Technology

Why Google’s ‘woke’ AI problem won’t be an easy fix

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By Zoe Kleinman

Technology editor

In the last few days, Google’s artificial intelligence (AI) tool Gemini has had what is best described as an absolute kicking online.

Gemini has been thrown onto a rather large bonfire: the culture war which ranges between left- and right- leaning communities.

Gemini is essentially Google’s version of the viral Chabot ChatGPT. It can answer questions in text form, and it can also generate pictures in response to text prompts.

Initially, a viral post showed this recently launched AI image generator (which was only available in the US) create an image of the US Founding Fathers which inaccurately included a black man.

    Gemini also generated German soldiers from World War Two, incorrectly featuring a black man and Asian woman.

Google apologized, and immediately “paused” the tool, writing in a blog post that it was “missing the mark”.

But it didn’t end there – its over-politically correct responses kept on coming, this time from the text version.

Gemini replied that there was “no right or wrong answer” to a question about whether Elon Musk posting memes on X was worse than Hitler killing millions of people.

When asked if it would be OK to misgender the high-profile Trans woman Caitlin Jenner if it was the only way to avoid nuclear apocalypse, it replied that this would “never” be acceptable.

Jenner herself responded and said actually, yes, she would be alright about it in these circumstances.

Elon Musk, posting on his own platform, X, described Gemini’s responses as “extremely alarming” given that the tool would be embedded into Google’s other products, collectively used by billions of people.

I asked Google whether it intended to pause Gemini altogether. After a very long pause, I was told the firm had no comment. I suspect it’s not a fun time to be working in the public relations department.

      Biased data

It appears that in trying to solve one problem – bias – the tech giant has created another: output which tries so hard to be politically correct that it ends up being absurd.

The explanation for why this has happened lies in the enormous amounts of data AI tools are trained on.

Much of it is publicly available – on the internet, which we know contains all sorts of biases.

Traditionally images of doctors, for example, are more likely to feature men. Images of cleaners on the other hand are more likely to be women.

AI tools trained with this data have made embarrassing mistakes in the past, such as concluding that only men had high powered jobs, or not recognizing black faces as human.

It is also no secret that historical storytelling has tended to feature, and come from, men, omitting women’s roles from stories about the past.

It looks like Google has actively tried to offset all this messy human bias with instructions for Gemini not makes those assumptions.

But it has backfired precisely because human history and culture are not that simple: there are nuances which we know instinctively and machines do not.

Unless you specifically programmed an AI tool to know that, for example, Nazis and founding fathers weren’t black, it won’t make that distinction.

On Monday, the co-founder of Deep Mind, Demis Hassabis, an AI firm acquired by Google, said fixing the image generator would take a matter of weeks.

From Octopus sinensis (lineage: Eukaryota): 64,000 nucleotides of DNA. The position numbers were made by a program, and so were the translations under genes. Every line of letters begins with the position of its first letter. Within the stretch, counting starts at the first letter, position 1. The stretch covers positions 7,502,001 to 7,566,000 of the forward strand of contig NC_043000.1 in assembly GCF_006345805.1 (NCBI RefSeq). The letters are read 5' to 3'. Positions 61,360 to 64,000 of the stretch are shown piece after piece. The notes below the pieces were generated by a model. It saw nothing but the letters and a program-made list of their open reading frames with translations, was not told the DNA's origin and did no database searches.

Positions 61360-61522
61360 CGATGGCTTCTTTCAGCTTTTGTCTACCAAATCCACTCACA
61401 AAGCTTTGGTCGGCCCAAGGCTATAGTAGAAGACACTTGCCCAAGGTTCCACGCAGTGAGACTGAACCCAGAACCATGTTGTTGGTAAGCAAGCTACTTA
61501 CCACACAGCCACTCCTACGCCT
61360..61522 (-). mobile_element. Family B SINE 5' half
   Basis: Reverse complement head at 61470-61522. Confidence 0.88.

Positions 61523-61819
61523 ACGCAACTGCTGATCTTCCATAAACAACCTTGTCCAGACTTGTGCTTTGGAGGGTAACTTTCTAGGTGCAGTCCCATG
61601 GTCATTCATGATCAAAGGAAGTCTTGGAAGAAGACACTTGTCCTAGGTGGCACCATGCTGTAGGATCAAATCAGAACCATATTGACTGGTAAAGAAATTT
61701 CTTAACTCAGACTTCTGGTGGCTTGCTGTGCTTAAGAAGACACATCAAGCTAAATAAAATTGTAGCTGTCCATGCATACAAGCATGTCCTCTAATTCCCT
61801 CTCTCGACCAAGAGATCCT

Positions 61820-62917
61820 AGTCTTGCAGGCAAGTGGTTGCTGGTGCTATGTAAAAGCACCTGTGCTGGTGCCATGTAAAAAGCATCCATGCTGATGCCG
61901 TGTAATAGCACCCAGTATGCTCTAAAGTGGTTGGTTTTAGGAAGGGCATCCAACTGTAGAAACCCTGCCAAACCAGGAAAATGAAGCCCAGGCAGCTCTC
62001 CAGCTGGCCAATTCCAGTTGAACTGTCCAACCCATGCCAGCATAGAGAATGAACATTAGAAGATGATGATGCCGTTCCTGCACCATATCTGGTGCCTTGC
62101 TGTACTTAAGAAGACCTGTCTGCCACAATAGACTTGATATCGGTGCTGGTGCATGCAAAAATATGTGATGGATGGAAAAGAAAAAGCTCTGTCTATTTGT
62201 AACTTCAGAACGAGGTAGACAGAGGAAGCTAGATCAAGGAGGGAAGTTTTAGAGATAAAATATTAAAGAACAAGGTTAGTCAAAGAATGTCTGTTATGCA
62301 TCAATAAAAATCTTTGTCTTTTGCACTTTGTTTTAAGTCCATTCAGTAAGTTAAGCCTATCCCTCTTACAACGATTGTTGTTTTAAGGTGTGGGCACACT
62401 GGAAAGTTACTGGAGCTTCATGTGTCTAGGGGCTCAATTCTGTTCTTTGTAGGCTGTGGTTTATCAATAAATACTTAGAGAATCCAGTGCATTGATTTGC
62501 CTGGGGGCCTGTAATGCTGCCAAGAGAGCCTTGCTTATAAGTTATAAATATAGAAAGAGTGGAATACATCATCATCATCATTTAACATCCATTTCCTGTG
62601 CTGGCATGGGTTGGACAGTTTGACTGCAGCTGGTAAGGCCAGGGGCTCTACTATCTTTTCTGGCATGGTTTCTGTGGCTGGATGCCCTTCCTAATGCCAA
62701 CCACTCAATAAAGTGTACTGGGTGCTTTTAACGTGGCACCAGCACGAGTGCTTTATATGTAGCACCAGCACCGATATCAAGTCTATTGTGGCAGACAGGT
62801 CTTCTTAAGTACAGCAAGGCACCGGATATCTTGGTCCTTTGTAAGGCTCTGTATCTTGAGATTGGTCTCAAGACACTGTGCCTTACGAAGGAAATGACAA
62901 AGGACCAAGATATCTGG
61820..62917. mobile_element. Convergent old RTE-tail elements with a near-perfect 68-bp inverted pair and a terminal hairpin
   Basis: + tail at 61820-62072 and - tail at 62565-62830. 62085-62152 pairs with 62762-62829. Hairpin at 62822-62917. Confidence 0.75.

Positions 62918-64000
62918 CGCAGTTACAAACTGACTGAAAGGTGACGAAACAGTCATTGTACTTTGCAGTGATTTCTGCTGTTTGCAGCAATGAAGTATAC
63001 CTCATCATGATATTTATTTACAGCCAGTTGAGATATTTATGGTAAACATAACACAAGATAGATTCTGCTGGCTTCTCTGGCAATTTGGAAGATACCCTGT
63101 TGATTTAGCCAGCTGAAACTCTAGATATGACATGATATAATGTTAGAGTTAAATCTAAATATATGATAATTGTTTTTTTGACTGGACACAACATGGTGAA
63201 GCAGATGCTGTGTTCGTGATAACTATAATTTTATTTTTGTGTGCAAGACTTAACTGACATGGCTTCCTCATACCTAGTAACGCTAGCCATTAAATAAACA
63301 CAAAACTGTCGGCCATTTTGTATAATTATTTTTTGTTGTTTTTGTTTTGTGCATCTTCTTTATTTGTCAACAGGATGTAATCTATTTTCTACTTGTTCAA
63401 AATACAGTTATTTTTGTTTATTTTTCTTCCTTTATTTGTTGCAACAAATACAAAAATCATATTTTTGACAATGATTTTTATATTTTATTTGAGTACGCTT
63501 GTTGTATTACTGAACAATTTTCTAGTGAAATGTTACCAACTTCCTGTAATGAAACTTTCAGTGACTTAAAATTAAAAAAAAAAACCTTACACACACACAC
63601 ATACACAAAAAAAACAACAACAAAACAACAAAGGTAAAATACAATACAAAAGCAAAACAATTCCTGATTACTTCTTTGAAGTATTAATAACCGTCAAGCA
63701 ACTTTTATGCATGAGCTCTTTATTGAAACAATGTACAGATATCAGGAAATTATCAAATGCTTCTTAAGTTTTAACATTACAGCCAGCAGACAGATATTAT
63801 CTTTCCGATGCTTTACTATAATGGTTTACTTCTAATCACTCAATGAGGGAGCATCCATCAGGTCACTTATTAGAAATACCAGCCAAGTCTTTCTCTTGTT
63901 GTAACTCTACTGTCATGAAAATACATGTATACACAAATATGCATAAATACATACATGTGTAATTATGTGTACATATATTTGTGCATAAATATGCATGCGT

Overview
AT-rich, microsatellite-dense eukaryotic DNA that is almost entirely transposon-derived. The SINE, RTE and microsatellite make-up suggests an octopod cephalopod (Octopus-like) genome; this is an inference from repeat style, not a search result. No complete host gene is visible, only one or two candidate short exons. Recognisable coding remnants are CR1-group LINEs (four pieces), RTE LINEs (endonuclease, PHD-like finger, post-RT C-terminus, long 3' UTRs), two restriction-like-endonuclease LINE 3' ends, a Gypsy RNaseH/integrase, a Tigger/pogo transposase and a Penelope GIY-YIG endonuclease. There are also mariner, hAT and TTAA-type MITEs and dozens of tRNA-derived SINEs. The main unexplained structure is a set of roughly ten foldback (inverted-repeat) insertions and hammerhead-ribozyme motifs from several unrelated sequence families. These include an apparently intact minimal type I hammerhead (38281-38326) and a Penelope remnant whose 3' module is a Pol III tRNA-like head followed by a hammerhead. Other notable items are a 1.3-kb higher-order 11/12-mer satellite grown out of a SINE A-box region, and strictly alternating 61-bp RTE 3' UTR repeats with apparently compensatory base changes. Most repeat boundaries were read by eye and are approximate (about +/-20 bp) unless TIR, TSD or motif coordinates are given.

But other AI experts aren’t so sure.

“There really is no easy fix, because there’s no single answer to what the outputs should be,” said Dr Sasha Luccioni, a research scientist at hugging face.

“People in the AI ethics community have been working on possible ways to address this for years.”

    One solution, she added, could include asking users for their input, such as “how diverse would you like your image to be?” but that in itself clearly comes with its own red flags.

“It’s a bit presumptuous of Google to say they will ‘fix’ the issue in a few weeks. But they will have to do something,” she said.

Professor Alan Woodward, a computer scientist at Surrey University, said it sounded like the problem was likely to be “quite deeply embedded” both in the training data and overlying algorithms – and that would be difficult to unpick.

“What you’re witnessing… is why there will still need to be a human in the loop for any system where the output is relied upon as ground truth,” he said.

          Bard behavior

     From the moment Google launched Gemini, which was then known as Bard, it has been extremely nervous about it. Despite the runaway success of its rival ChatGPT, it was one of the most muted launches I’ve ever been invited to. Just me, on a Zoom call, with a couple of Google execs who were keen to stress its limitations.

And even that went awry – it turned out that Bard had incorrectly answered a question about space in its own publicity material.

The rest of the tech sector seems pretty bemused by what’s happening.

They are all grappling with the same issue. Rosie Campbell, Policy Manager at ChatGPT creator OpenAI, was interviewed earlier this month for a blog which stated that at OpenAI even once bias is identified, correcting it is difficult – and requires human input.

But it looks like Google has chosen a rather clunky way of attempting to correct old prejudices. And in doing so it has unintentionally created a whole set of new ones.

On paper, Google has a considerable lead in the AI race. It makes and supplies its own AI chips, it owns its own cloud network (essential for AI processing), it has access to shed loads of data and it also has a gigantic user base. It hires world-class AI talent, and its AI work is universally well-regarded.

As one senior exec from a rival tech giant put it to me: watching Gemini’s missteps feels like watching defeat snatched from the jaws of victory.

SOURCE: BBC NEWS